Nearly four months after deleting his Instagram account, Justin Bieber has announced he's never coming back - because he believes the popular social media site is "for the devil".
According to Billboard, the 22-year-old singer half-jokingly told fans at a recent tour stop: "Instagram is for the devil ... I don't want to get my Instagram back. I'm sure ... I think hell is Instagram. I'm 90 percent sure. We get sent to hell, we get like locked in the Instagram server."
Bieber, a born-again Christian, made headlines after deleting his Instagram account - which had a staggering 77 million followers - back in August. At the time, he also told fans he no longer wanted to take pictures with them anymore, explaining, "It has gotten to the point that people won't even say hi to me or recognize me as a human. I feel like a zoo animal, and I wanna be able to keep my sanity." And, in another post, saying, "The pressure of meeting people's expectations of what I'm supposed to be is so much for me to handle and a lot on my shoulders."
And, while his latest declaration was made in jest, in a March interview with The Mirror, the "Sorry" singer opened up about the dangers associated with celebrity culture and social media, such as worshiping people like himself instead of the One who truly deserves praise.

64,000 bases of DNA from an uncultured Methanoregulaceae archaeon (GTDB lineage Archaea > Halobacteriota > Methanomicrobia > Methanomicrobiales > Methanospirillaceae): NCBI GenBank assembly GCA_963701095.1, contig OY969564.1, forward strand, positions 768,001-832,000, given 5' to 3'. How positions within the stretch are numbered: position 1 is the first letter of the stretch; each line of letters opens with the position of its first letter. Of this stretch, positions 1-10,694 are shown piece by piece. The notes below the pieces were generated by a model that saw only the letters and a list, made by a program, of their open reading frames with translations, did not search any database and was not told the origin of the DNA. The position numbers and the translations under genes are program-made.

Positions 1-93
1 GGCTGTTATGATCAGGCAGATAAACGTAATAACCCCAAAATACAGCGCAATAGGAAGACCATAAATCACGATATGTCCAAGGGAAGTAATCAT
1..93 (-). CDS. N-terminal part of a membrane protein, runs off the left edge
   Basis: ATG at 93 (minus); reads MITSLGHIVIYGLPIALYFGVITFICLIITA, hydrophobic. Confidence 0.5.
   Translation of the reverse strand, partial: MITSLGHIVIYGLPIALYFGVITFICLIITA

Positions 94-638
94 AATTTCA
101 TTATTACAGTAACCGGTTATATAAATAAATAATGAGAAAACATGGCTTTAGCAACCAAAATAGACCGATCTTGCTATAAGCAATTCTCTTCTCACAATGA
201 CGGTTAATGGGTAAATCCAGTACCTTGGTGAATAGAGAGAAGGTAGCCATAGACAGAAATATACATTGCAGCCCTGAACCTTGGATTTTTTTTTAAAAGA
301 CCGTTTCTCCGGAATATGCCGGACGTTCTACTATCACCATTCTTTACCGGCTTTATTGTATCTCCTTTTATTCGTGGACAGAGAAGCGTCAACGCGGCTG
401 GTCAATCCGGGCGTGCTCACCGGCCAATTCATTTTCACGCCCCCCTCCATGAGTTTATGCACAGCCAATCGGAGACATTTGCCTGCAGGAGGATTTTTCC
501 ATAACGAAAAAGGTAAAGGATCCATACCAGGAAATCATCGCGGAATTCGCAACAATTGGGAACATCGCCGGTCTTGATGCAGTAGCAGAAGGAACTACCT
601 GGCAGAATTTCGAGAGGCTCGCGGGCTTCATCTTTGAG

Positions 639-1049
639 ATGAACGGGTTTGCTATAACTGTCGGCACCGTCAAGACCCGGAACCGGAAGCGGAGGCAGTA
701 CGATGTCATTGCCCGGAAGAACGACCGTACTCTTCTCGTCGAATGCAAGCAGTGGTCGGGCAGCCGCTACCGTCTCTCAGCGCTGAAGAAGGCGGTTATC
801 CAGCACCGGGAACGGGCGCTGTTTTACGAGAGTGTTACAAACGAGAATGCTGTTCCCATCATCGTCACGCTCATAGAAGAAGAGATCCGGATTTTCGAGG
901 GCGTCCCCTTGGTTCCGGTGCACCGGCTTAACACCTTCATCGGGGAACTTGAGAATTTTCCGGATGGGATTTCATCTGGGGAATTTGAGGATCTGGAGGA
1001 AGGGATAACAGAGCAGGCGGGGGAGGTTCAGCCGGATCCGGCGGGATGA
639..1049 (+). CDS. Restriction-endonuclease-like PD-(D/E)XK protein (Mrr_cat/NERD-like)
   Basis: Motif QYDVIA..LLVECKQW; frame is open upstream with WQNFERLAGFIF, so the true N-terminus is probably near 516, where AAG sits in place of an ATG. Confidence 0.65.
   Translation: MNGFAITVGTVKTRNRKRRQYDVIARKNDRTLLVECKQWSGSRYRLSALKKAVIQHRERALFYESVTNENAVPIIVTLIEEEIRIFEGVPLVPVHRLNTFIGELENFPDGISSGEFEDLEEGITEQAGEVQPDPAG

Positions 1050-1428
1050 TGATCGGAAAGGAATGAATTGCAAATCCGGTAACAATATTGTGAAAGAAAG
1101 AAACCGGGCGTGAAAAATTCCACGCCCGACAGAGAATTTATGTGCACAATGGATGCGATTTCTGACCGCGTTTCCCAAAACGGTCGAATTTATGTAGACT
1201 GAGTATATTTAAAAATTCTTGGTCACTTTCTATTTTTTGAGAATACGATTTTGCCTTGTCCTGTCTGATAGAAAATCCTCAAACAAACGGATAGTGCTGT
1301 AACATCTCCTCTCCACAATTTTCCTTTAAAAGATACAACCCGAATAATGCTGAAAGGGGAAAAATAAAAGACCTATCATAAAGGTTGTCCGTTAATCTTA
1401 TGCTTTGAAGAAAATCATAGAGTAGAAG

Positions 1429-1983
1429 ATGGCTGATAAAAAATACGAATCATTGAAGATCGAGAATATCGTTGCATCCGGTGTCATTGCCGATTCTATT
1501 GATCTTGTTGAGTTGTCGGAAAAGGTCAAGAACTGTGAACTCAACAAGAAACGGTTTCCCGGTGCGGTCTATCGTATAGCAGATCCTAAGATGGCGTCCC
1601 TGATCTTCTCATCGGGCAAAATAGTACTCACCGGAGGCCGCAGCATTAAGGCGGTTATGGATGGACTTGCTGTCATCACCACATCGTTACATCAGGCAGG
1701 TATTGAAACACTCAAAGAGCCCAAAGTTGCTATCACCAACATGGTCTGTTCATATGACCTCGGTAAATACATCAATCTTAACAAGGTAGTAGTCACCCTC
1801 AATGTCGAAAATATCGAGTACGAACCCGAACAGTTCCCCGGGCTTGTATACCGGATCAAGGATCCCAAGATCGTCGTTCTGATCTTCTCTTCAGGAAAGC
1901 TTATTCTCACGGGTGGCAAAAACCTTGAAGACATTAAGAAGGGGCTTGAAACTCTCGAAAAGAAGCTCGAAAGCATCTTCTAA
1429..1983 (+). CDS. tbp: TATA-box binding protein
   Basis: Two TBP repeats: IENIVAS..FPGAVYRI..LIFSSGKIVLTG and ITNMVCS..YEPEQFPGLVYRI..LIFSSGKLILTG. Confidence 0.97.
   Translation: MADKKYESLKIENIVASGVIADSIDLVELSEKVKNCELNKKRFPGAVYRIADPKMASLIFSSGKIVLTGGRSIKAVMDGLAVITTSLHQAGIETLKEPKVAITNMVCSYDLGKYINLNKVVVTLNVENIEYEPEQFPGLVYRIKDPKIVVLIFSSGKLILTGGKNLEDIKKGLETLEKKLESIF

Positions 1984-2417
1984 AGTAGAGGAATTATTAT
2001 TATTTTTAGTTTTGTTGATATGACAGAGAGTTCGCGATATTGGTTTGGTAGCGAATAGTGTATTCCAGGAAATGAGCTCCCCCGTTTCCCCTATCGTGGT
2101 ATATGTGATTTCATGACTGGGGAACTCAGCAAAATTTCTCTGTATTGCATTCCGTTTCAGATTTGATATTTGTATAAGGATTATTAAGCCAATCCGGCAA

"I would really suggest to people, 'Don't put your faith in me,'" he said, "Because I'm gonna disappoint you every time. Yeah. It's scary. But I want them to know that I'm not going to be able to solve their problems... I'm not that higher power. I'll never be. I'm not perfect. I've made so many mistakes. I just want to get to a place where... I just want people to know humans aren't meant to be worshiped. We're just not. So when a human is being worshiped, this is dangerous. 'Cause it does nothing but give you pride."
In an earlier interview with GQ Magazine, Bieber credited his newfound faith with saving him from being a "terrible" person.
"I feel like that's why I have a relationship with Him, because I need it. I suck by myself," he said. "If I was doing this on my own, I would constantly be doing things that are, I mean, I still am doing things that are stupid, but... It just gives me some sort of hope and something to grasp onto, and a feeling of security, and a feeling of being wanted, and a feeling of being desired, and I feel like we can only get so much of that from a human."